A community carries traditions forward
“We hear music when we work with horses that’s often drowned out by the roar of the tractor.” Tucked away from the fumes and flurry of traffic on I-35 near Waco is a community where ploughs take precedence over iPads and sweet potato fries cooked at the Cafe Homestead come from their very own garden. Homestead Heritage is an agrarian Christian community where members carry on past heritages through crafting and farming.
Homestead community members believe that the values and attitudes with which they approach their work—“care and service, integrity and character, close ties of family and friendship”—cultivate strong families and community.
Sun-dappled paths lead to wood-framed buildings snuggled among trees and wide open expanses of pasture and gardens. The peacefulness of the place whispers like leaves rustling in the breeze. If you listen carefully, you might hear an occasional clanging from the forge as the smithy creates a wrought iron post or the whir of a wood-cutting saw from the Woodworking School, where handmade furniture pieces are crafted.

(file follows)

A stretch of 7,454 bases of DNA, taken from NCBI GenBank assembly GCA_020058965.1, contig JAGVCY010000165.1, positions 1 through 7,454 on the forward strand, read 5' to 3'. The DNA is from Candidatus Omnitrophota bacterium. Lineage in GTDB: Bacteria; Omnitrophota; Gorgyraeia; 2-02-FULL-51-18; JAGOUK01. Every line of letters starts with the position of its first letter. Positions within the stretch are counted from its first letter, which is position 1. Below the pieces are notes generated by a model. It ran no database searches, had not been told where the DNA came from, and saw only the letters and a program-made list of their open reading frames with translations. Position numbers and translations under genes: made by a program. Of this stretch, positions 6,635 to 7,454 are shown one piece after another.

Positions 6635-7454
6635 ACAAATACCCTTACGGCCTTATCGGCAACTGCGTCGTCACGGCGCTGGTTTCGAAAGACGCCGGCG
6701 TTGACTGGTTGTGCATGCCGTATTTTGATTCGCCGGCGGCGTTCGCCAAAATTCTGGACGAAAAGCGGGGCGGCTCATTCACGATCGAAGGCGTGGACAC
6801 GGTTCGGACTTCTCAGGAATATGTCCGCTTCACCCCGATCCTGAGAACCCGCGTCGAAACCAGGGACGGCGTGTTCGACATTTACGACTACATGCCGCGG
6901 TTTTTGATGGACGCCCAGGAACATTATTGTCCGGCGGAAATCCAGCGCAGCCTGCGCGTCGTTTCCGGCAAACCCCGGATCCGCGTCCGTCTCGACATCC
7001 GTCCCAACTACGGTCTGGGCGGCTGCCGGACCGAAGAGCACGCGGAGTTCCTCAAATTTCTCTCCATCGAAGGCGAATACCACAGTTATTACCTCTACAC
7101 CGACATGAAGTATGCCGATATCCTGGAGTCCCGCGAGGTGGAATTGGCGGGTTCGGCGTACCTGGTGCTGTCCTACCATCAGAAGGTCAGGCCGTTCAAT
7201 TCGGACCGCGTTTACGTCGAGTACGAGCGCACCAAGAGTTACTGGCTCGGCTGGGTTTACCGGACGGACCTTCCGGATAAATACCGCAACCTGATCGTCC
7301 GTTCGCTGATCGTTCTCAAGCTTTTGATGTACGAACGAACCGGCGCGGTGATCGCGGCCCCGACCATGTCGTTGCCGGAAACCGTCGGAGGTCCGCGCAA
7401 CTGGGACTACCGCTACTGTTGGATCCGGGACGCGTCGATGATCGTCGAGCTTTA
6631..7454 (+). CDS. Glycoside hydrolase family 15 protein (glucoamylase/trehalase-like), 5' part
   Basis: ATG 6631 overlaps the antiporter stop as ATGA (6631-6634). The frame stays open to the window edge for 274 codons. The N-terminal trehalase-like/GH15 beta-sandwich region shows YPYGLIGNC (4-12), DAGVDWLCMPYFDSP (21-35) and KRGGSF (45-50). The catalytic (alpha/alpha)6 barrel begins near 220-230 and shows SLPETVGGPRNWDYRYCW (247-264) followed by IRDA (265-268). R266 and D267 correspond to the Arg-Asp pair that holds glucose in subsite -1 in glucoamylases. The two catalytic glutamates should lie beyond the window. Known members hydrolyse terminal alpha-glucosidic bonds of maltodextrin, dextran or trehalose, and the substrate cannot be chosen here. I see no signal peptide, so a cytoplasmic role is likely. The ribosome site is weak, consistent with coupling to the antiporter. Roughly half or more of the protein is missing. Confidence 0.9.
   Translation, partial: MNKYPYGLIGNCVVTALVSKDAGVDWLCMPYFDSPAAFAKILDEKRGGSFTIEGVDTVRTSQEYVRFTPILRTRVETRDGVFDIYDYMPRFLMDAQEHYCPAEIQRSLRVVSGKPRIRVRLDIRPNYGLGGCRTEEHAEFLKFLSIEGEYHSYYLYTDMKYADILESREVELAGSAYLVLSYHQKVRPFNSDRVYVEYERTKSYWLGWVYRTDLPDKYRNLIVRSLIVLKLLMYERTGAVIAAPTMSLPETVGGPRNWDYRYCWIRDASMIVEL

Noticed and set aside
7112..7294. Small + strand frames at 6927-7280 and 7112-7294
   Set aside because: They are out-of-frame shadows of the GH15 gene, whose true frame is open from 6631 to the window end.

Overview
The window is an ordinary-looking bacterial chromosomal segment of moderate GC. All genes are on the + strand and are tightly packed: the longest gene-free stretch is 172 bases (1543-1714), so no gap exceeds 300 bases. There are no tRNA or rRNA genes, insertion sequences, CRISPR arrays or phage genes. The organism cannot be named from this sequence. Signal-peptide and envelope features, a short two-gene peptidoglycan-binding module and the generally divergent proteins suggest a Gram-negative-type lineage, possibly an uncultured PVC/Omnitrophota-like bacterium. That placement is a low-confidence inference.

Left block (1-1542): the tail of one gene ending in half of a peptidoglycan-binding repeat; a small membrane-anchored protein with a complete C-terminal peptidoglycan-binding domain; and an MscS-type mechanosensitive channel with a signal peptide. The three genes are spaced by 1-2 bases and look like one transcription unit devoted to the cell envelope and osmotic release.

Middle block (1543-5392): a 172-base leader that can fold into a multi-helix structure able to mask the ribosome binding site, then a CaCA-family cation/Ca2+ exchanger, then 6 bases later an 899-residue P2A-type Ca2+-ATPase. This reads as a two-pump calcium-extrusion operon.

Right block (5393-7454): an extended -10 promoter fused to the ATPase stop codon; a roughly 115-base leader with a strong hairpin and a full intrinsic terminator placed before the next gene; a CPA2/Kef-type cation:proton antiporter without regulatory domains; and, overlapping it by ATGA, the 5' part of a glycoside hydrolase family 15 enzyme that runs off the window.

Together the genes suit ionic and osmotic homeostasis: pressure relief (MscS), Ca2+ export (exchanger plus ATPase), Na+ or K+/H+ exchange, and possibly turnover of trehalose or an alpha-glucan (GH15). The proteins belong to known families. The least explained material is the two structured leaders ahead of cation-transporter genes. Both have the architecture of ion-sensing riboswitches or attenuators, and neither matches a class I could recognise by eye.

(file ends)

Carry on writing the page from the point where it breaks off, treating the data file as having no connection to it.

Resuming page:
The Gristmill, housed in a timber-framed mill dating from the 1750s, harnesses a working waterwheel to help millers grind organically grown grains, and the Fiber Crafts building hosts a rainbow—colorful spools line overhead rafters, and plump yarn skeins fluff out of wall cubbies. Spinning, weaving, crochet, knitting, and sewing projects come to life here. The colors in The Potter’s House are earthen—clay mugs, bowls, and more—shaped into beautiful and functional pieces, waiting to be glazed.
Then there are the farming areas. An on-site video explains the community philosophy: “The best way to preserve the living seed is by planting and replanting, just as the seeds of traditional values must be planted and replanted and lived out in successive generations.” From the carefully-tended garden, where seasonal organic crops grow tall, nurtured by the inventive rainwater catchment system, to the henhouse and poultry enclosure where Tom turkey struts his beautiful plumage, pride in home and workmanship is witnessed everywhere.
But the true beauty of Homestead Heritage lies in the people and what they are working to create, to carry on, and to share. So before braving the I-35 trip home, get some of those sweet potato fries; then savor one more look at the place. And remember, classes in woodworking, fiber crafts, agriculture, cooking, and other traditional skills begin soon, so there’s an excellent reason to come back.
For more information on Homestead Heritage, go to www.homesteadheritage.com.